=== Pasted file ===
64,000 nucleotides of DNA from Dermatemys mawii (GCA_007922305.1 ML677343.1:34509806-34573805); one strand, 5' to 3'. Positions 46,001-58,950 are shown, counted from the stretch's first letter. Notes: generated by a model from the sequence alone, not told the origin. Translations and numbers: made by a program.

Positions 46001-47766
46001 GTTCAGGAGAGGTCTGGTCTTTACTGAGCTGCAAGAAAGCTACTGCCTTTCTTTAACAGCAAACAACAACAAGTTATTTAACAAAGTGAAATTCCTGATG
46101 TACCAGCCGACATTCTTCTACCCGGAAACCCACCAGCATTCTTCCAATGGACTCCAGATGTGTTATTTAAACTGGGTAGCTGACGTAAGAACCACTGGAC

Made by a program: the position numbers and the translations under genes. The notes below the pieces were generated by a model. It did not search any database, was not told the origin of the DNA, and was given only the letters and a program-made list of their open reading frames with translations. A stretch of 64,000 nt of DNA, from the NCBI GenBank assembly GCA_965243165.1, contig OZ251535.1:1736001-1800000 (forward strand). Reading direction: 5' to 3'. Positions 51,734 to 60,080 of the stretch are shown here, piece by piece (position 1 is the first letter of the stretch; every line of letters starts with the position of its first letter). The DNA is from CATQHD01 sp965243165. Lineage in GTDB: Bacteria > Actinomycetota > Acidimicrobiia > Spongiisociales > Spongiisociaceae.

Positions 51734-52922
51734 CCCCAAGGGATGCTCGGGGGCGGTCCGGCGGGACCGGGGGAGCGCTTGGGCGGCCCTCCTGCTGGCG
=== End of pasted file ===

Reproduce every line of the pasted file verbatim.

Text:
64,000 nucleotides of DNA from Dermatemys mawii (GCA_007922305.1 ML677343.1:34509806-34573805); one strand, 5' to 3'. Positions 46,001-58,950 are shown, counted from the stretch's first letter. Notes: generated by a model from the sequence alone, not told the origin. Translations and numbers: made by a program.

Positions 46001-47766
46001 GTTCAGGAGAGGTCTGGTCTTTACTGAGCTGCAAGAAAGCTACTGCCTTTCTTTAACAGCAAACAACAACAAGTTATTTAACAAAGTGAAATTCCTGATG
46101 TACCAGCCGACATTCTTCTACCCGGAAACCCACCAGCATTCTTCCAATGGACTCCAGATGTGTTATTTAAACTGGGTAGCTGACGTAAGAACCACTGGAC

Made by a program: the position numbers and the translations under genes. The notes below the pieces were generated by a model. It did not search any database, was not told the origin of the DNA, and was given only the letters and a program-made list of their open reading frames with translations. A stretch of 64,000 nt of DNA, from the NCBI GenBank assembly GCA_965243165.1, contig OZ251535.1:1736001-1800000 (forward strand). Reading direction: 5' to 3'. Positions 51,734 to 60,080 of the stretch are shown here, piece by piece (position 1 is the first letter of the stretch; every line of letters starts with the position of its first letter). The DNA is from CATQHD01 sp965243165. Lineage in GTDB: Bacteria > Actinomycetota > Acidimicrobiia > Spongiisociales > Spongiisociaceae.

Positions 51734-52922
51734 CCCCAAGGGATGCTCGGGGGCGGTCCGGCGGGACCGGGGGAGCGCTTGGGCGGCCCTCCTGCTGGCG